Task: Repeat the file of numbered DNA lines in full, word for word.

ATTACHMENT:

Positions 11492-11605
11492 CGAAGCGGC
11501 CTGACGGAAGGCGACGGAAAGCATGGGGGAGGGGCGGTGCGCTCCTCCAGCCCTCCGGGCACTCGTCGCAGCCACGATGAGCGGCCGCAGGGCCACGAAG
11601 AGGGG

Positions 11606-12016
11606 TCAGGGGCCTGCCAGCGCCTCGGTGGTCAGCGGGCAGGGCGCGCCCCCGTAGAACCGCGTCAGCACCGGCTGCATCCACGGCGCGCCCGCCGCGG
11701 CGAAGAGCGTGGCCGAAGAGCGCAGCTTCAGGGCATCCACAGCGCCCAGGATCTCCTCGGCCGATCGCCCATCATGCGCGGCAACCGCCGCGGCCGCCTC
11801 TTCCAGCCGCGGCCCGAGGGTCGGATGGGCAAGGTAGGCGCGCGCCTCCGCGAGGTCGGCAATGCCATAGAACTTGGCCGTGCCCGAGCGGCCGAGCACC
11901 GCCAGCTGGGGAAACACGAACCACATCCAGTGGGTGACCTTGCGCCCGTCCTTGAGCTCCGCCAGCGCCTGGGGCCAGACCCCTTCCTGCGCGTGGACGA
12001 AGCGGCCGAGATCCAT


Positions 11492-11605
11492 CGAAGCGGC
11501 CTGACGGAAGGCGACGGAAAGCATGGGGGAGGGGCGGTGCGCTCCTCCAGCCCTCCGGGCACTCGTCGCAGCCACGATGAGCGGCCGCAGGGCCACGAAG
11601 AGGGG

Positions 11606-12016
11606 TCAGGGGCCTGCCAGCGCCTCGGTGGTCAGCGGGCAGGGCGCGCCCCCGTAGAACCGCGTCAGCACCGGCTGCATCCACGGCGCGCCCGCCGCGG
11701 CGAAGAGCGTGGCCGAAGAGCGCAGCTTCAGGGCATCCACAGCGCCCAGGATCTCCTCGGCCGATCGCCCATCATGCGCGGCAACCGCCGCGGCCGCCTC
11801 TTCCAGCCGCGGCCCGAGGGTCGGATGGGCAAGGTAGGCGCGCGCCTCCGCGAGGTCGGCAATGCCATAGAACTTGGCCGTGCCCGAGCGGCCGAGCACC
11901 GCCAGCTGGGGAAACACGAACCACATCCAGTGGGTGACCTTGCGCCCGTCCTTGAGCTCCGCCAGCGCCTGGGGCCAGACCCCTTCCTGCGCGTGGACGA
12001 AGCGGCCGAGATCCAT